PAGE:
When Japan's Fukushima nuclear disaster occurred in March 2011, Aaron Chester had the opportunity of a lifetime to put his chemistry research skills to the test.
He had been looking for a research subject before the earthquake and tsunami damaged Fukushima's nuclear facility, and the event triggered his master's thesis research topic—an analysis of Iodine-131 levels in B.C. rainwater and seaweed samples.
Working with colleagues from Krzysztof Starosta's research group at SFU, he captured information revealing there was no danger to the B.C. public.
He then compared the information to radiation levels experienced in B.C. after the 1986 Chernobyl nuclear accident, and to releases from Fukushima observed elsewhere in the world.
"It was a great educational experience for me," says Chester, a native of Michigan. "I had the opportunity to do some work in the public's interest and develop professionally."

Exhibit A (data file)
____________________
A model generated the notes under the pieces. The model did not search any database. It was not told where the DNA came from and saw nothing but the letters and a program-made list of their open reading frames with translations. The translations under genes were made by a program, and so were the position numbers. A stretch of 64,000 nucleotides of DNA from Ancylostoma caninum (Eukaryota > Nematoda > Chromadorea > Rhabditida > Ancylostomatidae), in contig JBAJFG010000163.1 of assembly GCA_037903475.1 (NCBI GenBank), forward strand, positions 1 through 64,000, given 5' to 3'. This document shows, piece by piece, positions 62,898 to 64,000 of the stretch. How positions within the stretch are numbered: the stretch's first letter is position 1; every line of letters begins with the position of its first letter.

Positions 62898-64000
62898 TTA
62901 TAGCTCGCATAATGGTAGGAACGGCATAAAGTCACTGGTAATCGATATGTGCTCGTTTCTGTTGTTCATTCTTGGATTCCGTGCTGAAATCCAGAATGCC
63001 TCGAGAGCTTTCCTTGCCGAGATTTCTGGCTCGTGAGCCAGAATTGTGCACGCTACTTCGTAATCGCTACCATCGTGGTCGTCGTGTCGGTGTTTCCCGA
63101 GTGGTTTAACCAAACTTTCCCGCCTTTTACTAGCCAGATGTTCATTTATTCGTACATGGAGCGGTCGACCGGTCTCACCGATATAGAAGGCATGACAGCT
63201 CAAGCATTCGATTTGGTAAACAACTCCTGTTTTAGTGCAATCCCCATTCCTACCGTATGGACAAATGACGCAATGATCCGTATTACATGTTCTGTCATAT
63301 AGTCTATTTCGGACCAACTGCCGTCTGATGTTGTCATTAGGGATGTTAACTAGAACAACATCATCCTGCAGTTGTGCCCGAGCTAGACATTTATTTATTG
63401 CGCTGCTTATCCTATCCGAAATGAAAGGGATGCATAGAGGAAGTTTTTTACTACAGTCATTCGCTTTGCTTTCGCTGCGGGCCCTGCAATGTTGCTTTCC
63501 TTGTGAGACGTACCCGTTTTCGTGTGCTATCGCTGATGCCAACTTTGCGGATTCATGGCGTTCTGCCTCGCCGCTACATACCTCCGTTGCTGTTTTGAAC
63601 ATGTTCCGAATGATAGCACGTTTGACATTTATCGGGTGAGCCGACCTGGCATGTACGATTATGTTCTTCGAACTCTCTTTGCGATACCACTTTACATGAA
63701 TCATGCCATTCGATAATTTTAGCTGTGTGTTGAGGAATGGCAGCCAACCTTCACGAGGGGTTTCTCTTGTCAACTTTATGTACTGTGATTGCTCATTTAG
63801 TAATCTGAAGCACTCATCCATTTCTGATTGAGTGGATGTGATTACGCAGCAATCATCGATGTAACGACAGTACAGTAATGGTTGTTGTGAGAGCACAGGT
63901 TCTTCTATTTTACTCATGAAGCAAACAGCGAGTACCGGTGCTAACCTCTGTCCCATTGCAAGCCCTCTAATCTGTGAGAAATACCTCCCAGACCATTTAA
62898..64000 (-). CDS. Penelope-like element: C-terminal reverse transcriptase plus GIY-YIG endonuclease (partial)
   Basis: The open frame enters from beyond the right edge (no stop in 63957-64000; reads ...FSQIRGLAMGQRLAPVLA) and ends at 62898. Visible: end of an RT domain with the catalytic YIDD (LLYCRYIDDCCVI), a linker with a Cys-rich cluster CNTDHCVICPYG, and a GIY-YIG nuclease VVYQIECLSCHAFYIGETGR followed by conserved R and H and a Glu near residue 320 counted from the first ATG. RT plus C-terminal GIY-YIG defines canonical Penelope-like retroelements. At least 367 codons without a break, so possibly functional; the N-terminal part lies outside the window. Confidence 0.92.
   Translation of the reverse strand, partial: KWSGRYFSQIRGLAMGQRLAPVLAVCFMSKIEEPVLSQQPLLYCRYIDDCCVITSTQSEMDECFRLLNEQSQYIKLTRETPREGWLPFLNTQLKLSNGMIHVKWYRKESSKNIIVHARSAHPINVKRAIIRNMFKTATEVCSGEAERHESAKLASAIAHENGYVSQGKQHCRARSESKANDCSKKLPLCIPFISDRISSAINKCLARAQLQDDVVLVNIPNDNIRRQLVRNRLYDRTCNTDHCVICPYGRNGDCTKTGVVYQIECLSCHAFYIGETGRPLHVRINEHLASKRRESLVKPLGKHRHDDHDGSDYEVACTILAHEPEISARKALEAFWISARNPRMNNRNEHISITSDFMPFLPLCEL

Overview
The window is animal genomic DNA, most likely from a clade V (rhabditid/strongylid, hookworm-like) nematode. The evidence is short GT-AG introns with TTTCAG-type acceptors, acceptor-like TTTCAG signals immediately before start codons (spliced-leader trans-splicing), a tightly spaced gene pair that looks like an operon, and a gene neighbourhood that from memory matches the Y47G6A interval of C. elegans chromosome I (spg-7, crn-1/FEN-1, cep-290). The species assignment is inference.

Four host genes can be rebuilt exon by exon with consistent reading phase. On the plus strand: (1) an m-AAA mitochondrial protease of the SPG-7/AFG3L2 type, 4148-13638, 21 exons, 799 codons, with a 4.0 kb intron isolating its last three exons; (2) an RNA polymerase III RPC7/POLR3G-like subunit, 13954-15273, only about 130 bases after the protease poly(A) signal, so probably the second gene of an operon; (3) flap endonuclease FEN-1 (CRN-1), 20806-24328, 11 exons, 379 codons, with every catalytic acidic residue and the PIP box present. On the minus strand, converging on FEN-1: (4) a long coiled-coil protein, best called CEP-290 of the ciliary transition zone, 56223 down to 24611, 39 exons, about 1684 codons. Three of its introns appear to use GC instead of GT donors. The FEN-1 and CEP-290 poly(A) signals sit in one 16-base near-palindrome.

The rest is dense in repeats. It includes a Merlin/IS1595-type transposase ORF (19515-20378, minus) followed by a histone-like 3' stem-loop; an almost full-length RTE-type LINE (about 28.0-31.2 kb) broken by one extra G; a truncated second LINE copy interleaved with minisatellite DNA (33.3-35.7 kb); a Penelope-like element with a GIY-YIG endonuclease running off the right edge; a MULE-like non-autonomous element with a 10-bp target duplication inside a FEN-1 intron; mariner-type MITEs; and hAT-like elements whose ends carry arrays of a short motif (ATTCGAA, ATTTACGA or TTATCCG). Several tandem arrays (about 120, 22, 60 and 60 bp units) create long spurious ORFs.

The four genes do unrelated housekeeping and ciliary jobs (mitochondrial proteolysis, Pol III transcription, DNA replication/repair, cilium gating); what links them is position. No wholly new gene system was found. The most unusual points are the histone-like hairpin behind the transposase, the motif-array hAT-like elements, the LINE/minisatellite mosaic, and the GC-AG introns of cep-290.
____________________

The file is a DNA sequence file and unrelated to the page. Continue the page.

In addition to developing environmental expertise and techniques, Chester was surprised to see the amount of public interest and response.
"Nuclear issues are often quite loaded and require both technical and scientific knowledge and political and communications skills," says chemistry professor Kris Starosta, Chester's supervisor. "He learned all those skills and handled many delicate situations skillfully."
Published in the Journal of Environmental Radioactivity, Chester was recognized for his work with the Anthony J. MacKay Student Paper Contest award from the Canadian Radiation Protection Association.
Chester, who convocates Oct. 11 with a MSc. degree, is pursuing doctoral studies in nuclear science at SFU.
Explore further: Ukraine, Japan to monitor Chernobyl and Fukushima from space